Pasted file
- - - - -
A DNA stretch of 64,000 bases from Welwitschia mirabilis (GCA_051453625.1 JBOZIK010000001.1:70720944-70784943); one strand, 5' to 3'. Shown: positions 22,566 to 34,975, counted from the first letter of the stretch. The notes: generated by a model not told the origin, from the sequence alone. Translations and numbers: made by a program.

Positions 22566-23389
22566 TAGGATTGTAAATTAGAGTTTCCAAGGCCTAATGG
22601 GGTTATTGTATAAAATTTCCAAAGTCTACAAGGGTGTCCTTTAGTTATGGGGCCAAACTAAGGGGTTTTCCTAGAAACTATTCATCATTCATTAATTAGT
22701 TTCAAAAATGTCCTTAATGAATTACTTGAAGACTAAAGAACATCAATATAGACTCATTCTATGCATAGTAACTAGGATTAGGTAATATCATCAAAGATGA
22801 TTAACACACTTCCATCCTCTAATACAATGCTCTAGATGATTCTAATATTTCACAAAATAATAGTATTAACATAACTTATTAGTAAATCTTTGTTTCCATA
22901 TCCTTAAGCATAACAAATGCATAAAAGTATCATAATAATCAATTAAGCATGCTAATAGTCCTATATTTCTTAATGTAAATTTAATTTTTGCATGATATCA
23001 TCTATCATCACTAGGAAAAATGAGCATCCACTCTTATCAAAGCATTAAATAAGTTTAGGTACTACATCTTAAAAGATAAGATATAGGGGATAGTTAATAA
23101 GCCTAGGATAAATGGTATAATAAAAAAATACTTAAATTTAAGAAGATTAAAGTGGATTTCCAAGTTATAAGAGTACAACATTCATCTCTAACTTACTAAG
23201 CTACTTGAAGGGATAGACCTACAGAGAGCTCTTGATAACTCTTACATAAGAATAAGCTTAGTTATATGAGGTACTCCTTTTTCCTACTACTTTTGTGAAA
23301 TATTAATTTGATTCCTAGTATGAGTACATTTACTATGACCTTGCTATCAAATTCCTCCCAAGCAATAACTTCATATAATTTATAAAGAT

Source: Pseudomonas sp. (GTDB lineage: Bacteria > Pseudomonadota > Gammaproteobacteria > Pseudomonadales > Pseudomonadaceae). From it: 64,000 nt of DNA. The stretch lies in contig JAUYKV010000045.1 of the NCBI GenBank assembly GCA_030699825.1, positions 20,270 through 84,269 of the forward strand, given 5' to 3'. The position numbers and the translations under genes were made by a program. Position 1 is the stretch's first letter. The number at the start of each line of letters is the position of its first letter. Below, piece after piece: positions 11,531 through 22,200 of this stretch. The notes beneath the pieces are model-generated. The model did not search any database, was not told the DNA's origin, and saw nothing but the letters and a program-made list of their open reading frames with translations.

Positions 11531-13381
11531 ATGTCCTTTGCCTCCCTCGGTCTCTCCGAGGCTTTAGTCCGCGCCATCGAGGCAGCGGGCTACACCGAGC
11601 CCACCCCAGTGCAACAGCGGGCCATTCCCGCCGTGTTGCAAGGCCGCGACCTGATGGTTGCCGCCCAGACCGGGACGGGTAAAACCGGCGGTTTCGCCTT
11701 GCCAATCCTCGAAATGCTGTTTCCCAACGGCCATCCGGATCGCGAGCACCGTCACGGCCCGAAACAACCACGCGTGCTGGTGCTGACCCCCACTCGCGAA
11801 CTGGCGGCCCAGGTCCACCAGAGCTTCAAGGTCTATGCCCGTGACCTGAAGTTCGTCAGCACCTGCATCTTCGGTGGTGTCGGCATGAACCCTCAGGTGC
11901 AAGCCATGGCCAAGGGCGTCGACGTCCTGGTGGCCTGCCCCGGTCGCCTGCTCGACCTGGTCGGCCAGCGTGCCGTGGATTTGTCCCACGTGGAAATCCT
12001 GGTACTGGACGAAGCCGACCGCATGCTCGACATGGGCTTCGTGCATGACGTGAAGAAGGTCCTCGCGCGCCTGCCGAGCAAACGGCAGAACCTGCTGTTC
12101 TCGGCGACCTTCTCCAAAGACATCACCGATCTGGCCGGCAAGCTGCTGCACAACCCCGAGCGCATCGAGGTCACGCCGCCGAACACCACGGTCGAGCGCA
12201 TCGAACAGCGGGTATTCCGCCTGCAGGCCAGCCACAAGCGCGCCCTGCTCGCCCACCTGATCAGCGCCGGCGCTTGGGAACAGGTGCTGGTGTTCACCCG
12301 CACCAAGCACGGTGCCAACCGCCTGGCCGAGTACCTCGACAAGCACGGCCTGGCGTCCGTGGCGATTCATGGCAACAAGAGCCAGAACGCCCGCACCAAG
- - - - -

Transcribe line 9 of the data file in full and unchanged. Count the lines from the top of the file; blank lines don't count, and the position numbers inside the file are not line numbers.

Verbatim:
23101 GCCTAGGATAAATGGTATAATAAAAAAATACTTAAATTTAAGAAGATTAAAGTGGATTTCCAAGTTATAAGAGTACAACATTCATCTCTAACTTACTAAG